>
                                              > Mr. Moore's older FORTH chips are occasionally available on eBay but I have not seen any recently.
                                              >
                                              > I love FORTH. I have been learning your 8TH on the emulators. Very elegant implementation of a FORTH like language on the 1802.

                                              Thanks!

                                              If I ever get time, I'd like to go back into it again, and implement
                                              some of the things Chuck Moore did in his ColorFORTH.

                                              --
                                              If you would not be forgotten
                                              When your body's dead and rotten
                                              Then write of great deeds worth the reading
                                              Or do these great deeds, worth repeating.
                                              -- Ben Franklin, from Poor Richard's Almanac
                                              --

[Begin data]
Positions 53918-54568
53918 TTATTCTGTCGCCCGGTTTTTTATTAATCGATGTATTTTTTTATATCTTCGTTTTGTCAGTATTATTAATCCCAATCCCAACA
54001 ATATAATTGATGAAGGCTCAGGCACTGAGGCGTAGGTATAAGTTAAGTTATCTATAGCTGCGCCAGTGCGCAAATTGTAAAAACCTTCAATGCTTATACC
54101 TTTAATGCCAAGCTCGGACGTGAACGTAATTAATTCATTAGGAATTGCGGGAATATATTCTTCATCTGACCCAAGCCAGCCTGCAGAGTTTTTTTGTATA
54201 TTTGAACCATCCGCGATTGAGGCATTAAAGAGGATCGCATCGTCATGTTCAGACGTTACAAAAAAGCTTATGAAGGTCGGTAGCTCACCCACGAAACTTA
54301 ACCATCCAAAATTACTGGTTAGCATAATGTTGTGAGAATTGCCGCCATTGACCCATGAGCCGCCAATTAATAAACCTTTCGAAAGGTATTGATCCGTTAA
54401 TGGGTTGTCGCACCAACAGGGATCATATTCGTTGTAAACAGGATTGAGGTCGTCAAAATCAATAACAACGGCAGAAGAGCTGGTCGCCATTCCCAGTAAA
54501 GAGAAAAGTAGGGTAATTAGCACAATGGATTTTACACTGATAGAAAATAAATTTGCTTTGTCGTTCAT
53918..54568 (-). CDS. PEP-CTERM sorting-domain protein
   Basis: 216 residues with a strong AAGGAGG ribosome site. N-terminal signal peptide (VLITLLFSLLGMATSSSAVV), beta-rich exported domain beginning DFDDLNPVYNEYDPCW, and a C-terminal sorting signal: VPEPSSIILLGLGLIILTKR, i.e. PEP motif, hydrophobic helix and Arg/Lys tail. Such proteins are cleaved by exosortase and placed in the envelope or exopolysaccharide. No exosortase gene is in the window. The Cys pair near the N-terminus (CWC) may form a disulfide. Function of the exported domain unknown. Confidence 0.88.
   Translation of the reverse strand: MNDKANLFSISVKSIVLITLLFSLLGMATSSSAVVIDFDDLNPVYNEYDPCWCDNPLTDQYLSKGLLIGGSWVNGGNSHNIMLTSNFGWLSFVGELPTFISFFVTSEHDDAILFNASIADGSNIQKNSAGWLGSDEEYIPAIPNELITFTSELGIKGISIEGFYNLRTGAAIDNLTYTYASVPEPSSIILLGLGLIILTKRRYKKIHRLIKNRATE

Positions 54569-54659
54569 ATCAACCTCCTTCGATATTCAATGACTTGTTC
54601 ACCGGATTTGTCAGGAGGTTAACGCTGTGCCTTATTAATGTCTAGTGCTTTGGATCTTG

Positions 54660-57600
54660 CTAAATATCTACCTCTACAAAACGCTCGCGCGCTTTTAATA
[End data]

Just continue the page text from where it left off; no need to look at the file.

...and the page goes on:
Lee A. Hart, http://www.sunrise-ev.com/LeesEVs.htm
                                            • joshbensadon
                                              ... Lot s of great stuff here, snipped. ... YES, YES, YES! Please do post pictures of your ELF! We all enjoy seeing how everyone else built theirs.
                                              Message 22 of 28 , Apr 28, 2013
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                                                --- In cosmacelf@yahoogroups.com, "jdrose_8_bit" <rarecoinbuyer@...> wrote:
                                                >
                                                > Wonderful story.
                                                >
                                                > --- In cosmacelf@yahoogroups.com, "Kevin P. Rice" <kriceslo@> wrote:
                                                > >
                                                > > Hi all,
                                                > >
                                                > > In 1977 I was in 4th grade (9 years old). I'd already built an LED winky-dink in 3rd grade and regularly read Popular Electronics. One day my dad brought home a bunch of parts and a 1802 and I went to work soldering up an ELF using 24 AWG wire.

                                                Lot's of great stuff here, snipped.

                                                > >
                                                > > I'll post pictures of my ELF if anyone is interested.
                                                > >
                                                > > Kevin
                                                > > San Luis Obispo, CA


                                                YES, YES, YES! Please do post pictures of your ELF! We all enjoy seeing how everyone else built theirs.